Commenced in January 2007
Frequency: Monthly
Edition: International
Paper Count: 11335

Search results for: real exchange rate

11335 The Impact of Exchange Rate Volatility on Real Total Export and Sub-Categories of Real Total Export of Malaysia

Authors: Wong Hock Tsen


This study aims to investigate the impact of exchange rate volatility on real export in Malaysia. The moving standard deviation with order three (MSD(3)) is used for the measurement of exchange rate volatility. The conventional and partially asymmetric autoregressive distributed lag (ARDL) models are used in the estimations. This study finds exchange rate volatility to have significant impact on real total export and some sub-categories of real total export. Moreover, this study finds that the positive or negative exchange rate volatility tends to have positive or negative impact on real export. Exchange rate volatility can be harmful to export of Malaysia.

Keywords: exchange rate volatility, autoregressive distributed lag, export, Malaysia

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11334 Fuzzy Wavelet Model to Forecast the Exchange Rate of IDR/USD

Authors: Tri Wijayanti Septiarini, Agus Maman Abadi, Muhammad Rifki Taufik


The exchange rate of IDR/USD can be the indicator to analysis Indonesian economy. The exchange rate as a important factor because it has big effect in Indonesian economy overall. So, it needs the analysis data of exchange rate. There is decomposition data of exchange rate of IDR/USD to be frequency and time. It can help the government to monitor the Indonesian economy. This method is very effective to identify the case, have high accurate result and have simple structure. In this paper, data of exchange rate that used is weekly data from December 17, 2010 until November 11, 2014.

Keywords: the exchange rate, fuzzy mamdani, discrete wavelet transforms, fuzzy wavelet

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11333 Panel Application for Determining Impact of Real Exchange Rate and Security on Tourism Revenues: Countries with Middle and High Level Tourism Income

Authors: M. Koray Cetin, Mehmet Mert


The purpose of the study is to examine impacts on tourism revenues of the exchange rate and country overall security level. There are numerous studies that examine the bidirectional relation between macroeconomic factors and tourism revenues and tourism demand. Most of the studies support the existence of impact of tourism revenues on growth rate but not vice versa. Few studies examine the impact of factors like real exchange rate or purchasing power parity on the tourism revenues. In this context, firstly impact of real exchange rate on tourism revenues examination is aimed. Because exchange rate is one of the main determinants of international tourism services price in guests currency unit. Another determinant of tourism demand for a country is country’s overall security level. This issue can be handled in the context of the relationship between tourism revenues and overall security including turmoil, terrorism, border problem, political violence. In this study, factors are handled for several countries which have tourism revenues on a certain level. With this structure, it is a panel data, and it is evaluated with panel data analysis techniques. Panel data have at least two dimensions, and one of them is time dimensions. The panel data analysis techniques are applied to data gathered from Worldbank data web page. In this study, it is expected to find impacts of real exchange rate and security factors on tourism revenues for the countries that have noteworthy tourism revenues.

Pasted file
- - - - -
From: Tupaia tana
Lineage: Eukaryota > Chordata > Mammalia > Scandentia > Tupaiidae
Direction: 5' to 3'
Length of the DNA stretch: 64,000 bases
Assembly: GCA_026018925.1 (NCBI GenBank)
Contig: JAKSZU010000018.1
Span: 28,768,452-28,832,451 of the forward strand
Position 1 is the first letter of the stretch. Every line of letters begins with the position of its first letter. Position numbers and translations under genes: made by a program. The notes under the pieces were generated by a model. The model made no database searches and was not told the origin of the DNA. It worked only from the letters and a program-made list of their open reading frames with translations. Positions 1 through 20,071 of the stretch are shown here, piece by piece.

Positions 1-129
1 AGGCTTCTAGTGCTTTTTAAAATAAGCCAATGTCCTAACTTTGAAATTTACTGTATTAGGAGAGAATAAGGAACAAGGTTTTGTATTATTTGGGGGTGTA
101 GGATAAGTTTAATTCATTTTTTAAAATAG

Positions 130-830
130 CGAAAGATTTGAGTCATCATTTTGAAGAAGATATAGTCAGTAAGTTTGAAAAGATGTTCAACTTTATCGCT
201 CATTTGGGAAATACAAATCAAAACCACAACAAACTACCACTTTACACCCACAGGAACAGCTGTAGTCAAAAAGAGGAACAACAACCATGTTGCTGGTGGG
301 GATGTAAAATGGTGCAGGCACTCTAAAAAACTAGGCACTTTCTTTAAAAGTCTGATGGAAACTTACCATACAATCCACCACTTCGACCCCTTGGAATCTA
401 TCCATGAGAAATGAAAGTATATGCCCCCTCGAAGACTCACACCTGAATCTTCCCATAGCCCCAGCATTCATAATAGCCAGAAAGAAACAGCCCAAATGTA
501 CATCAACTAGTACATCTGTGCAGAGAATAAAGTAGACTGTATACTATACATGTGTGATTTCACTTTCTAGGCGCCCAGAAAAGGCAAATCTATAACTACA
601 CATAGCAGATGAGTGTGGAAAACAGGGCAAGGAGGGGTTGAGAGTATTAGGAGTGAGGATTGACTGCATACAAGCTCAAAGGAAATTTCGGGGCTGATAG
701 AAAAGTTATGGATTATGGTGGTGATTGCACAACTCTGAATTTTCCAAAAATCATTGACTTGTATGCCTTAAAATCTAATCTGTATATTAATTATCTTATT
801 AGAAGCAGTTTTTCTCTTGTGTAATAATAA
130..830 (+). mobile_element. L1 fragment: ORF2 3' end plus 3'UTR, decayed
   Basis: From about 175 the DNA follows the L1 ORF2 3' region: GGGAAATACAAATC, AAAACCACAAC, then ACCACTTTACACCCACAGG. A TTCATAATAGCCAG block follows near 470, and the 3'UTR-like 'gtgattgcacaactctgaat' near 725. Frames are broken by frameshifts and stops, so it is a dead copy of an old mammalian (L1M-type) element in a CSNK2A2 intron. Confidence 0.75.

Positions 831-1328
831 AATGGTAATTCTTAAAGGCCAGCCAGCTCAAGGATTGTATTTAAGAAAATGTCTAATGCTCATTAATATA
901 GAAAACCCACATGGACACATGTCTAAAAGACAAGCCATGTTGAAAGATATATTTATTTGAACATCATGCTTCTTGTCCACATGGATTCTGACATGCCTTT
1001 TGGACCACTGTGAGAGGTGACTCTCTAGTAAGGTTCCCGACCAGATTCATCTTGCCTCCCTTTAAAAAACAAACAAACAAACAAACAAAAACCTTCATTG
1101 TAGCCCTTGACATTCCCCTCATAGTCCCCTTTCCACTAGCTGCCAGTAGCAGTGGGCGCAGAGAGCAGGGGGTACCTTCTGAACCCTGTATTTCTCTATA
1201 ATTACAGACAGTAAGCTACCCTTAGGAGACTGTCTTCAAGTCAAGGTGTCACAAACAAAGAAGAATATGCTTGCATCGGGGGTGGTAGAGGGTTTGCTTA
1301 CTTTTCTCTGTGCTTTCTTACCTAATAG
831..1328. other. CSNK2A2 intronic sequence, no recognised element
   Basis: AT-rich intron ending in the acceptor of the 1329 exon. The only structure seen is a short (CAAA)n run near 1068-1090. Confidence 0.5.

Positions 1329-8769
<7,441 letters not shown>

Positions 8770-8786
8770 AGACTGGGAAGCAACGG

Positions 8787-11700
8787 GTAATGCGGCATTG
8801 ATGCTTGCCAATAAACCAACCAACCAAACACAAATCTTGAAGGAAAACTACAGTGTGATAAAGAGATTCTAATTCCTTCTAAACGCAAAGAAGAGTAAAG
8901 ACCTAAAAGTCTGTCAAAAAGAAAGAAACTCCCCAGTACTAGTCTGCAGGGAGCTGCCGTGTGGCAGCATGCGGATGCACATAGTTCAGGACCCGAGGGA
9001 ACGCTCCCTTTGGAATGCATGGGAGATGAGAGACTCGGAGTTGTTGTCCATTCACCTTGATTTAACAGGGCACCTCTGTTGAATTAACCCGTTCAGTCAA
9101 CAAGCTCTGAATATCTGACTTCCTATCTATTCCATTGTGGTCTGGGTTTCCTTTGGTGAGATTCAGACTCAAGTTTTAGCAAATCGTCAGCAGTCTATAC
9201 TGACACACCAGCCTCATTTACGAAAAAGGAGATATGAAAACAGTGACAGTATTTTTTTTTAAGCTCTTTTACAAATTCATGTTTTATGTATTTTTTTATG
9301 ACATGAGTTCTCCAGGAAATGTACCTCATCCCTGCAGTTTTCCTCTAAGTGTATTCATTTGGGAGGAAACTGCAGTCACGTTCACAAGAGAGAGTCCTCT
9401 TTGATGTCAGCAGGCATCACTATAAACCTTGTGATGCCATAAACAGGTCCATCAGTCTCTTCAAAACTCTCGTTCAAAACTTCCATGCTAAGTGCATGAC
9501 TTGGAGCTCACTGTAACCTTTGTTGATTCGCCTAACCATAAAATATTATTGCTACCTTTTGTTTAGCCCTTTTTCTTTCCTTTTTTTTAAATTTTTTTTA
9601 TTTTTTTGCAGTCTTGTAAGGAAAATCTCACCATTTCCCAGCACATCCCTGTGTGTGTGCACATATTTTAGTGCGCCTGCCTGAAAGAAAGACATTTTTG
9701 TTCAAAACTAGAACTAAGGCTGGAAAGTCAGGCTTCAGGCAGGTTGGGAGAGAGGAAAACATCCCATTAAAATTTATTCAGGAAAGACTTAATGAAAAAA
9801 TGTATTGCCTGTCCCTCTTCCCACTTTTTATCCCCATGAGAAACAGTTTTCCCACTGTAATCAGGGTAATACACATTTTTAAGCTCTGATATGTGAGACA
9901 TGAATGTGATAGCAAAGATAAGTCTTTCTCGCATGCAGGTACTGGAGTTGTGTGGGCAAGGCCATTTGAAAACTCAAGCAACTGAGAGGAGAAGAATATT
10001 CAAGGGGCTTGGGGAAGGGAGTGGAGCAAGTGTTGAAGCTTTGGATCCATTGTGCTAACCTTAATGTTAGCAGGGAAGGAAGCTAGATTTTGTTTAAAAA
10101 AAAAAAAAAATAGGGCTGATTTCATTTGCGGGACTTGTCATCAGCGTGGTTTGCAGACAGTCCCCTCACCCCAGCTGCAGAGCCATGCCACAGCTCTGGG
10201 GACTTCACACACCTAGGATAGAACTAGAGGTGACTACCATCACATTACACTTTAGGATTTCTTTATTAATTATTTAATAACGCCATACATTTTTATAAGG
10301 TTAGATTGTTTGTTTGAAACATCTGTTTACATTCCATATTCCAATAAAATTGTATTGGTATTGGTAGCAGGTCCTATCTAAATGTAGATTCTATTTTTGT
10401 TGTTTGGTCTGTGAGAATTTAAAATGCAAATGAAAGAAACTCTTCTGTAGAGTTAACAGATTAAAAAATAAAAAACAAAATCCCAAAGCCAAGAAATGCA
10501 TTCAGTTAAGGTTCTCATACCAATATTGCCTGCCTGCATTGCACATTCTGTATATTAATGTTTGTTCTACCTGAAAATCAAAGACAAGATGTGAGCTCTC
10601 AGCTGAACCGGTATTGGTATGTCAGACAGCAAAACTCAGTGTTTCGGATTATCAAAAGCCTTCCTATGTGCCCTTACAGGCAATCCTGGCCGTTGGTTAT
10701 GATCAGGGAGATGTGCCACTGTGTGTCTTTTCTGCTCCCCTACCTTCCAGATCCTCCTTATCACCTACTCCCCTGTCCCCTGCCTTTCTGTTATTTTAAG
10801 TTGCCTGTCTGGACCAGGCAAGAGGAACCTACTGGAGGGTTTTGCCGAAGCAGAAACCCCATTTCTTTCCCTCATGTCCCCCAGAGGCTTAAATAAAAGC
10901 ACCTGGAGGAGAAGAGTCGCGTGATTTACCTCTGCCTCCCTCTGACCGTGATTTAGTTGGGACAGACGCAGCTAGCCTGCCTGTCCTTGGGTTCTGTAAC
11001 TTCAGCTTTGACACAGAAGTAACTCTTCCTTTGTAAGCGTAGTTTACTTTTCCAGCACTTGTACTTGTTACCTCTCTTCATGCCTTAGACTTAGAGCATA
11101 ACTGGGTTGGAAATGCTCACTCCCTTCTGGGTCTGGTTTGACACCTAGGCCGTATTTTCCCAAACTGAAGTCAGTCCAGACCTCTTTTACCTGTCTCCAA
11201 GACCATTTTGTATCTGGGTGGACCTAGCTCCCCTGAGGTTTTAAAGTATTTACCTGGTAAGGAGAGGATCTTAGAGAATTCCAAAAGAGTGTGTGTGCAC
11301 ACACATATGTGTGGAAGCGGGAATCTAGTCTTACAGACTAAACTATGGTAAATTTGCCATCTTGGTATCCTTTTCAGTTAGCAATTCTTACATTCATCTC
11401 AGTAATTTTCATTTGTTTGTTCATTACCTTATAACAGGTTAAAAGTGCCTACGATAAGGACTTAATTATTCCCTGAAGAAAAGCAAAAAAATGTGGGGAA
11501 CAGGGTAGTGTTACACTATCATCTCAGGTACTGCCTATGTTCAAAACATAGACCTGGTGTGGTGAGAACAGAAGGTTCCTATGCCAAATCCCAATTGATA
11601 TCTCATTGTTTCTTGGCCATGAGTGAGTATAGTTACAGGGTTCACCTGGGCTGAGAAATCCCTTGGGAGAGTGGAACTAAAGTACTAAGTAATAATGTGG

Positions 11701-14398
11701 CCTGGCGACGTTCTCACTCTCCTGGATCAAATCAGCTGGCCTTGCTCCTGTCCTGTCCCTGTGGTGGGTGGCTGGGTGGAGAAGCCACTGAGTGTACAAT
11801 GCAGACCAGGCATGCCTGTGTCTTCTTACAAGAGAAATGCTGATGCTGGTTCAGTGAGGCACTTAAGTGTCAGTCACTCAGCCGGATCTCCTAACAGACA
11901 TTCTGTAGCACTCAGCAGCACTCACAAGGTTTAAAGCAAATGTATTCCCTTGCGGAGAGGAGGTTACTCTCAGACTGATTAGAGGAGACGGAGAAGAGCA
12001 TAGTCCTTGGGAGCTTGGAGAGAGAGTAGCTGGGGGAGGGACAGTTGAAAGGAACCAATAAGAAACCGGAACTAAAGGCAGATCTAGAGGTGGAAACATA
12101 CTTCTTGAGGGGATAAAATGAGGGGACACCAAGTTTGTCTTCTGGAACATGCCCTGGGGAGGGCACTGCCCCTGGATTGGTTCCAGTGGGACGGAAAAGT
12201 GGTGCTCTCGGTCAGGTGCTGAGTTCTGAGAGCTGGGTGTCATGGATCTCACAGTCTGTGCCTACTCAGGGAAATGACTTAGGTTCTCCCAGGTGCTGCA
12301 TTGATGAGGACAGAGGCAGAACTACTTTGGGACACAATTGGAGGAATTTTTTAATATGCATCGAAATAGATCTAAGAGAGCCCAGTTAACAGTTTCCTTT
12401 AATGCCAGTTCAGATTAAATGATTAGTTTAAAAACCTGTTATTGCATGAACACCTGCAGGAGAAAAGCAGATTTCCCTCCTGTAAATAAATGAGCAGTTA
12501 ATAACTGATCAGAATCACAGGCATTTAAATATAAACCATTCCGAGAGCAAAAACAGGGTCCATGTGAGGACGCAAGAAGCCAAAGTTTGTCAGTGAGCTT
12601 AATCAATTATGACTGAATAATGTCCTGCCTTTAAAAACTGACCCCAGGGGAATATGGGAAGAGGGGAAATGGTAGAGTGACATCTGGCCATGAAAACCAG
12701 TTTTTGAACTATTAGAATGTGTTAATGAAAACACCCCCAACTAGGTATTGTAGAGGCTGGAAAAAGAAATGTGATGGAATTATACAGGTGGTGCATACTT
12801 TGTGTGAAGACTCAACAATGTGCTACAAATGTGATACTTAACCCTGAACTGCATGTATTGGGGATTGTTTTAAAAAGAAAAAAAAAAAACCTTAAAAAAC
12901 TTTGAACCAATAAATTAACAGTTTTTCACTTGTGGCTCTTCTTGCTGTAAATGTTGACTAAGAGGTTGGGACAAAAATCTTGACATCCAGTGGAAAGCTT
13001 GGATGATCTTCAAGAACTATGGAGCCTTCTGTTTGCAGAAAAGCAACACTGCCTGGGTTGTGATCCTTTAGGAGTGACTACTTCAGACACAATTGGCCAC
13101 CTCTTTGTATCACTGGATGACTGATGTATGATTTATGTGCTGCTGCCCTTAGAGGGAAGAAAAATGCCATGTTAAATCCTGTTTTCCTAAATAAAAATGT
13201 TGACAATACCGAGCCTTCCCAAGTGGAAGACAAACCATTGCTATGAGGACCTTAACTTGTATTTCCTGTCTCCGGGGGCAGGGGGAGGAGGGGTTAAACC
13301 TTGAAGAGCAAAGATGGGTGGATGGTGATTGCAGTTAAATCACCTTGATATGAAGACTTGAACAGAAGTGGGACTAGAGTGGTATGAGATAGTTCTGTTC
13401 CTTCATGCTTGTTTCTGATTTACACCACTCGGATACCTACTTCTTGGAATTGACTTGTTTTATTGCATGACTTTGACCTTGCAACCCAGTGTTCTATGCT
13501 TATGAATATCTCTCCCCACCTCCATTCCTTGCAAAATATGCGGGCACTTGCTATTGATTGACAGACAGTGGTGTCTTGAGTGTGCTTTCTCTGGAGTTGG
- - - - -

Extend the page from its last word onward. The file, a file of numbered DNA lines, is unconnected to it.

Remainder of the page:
Keywords: exchange rate, panel data analysis, security, tourism revenues

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11332 Macroeconomic Reevaluation of CNY/USD Exchange Rate: Quantitative Impact on EUR/USD Exchange Rate

Authors: R. Henry, H. Andriamboavonjy, J. B. Paulin, S. Drahy, R. Gourichon